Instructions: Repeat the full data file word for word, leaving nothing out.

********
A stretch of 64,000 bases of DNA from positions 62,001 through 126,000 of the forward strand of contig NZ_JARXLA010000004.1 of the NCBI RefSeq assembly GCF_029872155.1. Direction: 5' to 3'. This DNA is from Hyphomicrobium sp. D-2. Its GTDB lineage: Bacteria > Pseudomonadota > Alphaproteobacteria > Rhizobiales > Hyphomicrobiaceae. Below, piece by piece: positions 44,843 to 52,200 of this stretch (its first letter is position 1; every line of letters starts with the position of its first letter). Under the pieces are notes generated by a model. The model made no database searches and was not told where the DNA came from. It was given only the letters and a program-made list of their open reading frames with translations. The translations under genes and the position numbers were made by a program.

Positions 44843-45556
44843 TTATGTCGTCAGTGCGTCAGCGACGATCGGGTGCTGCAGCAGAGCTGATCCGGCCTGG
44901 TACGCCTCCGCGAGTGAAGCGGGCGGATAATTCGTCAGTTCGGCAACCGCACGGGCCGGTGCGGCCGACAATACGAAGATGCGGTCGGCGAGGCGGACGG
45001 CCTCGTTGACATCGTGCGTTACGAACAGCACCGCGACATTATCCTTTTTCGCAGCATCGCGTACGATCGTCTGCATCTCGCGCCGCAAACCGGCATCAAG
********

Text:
A stretch of 64,000 bases of DNA from positions 62,001 through 126,000 of the forward strand of contig NZ_JARXLA010000004.1 of the NCBI RefSeq assembly GCF_029872155.1. Direction: 5' to 3'. This DNA is from Hyphomicrobium sp. D-2. Its GTDB lineage: Bacteria > Pseudomonadota > Alphaproteobacteria > Rhizobiales > Hyphomicrobiaceae. Below, piece by piece: positions 44,843 to 52,200 of this stretch (its first letter is position 1; every line of letters starts with the position of its first letter). Under the pieces are notes generated by a model. The model made no database searches and was not told where the DNA came from. It was given only the letters and a program-made list of their open reading frames with translations. The translations under genes and the position numbers were made by a program.

Positions 44843-45556
44843 TTATGTCGTCAGTGCGTCAGCGACGATCGGGTGCTGCAGCAGAGCTGATCCGGCCTGG
44901 TACGCCTCCGCGAGTGAAGCGGGCGGATAATTCGTCAGTTCGGCAACCGCACGGGCCGGTGCGGCCGACAATACGAAGATGCGGTCGGCGAGGCGGACGG
45001 CCTCGTTGACATCGTGCGTTACGAACAGCACCGCGACATTATCCTTTTTCGCAGCATCGCGTACGATCGTCTGCATCTCGCGCCGCAAACCGGCATCAAG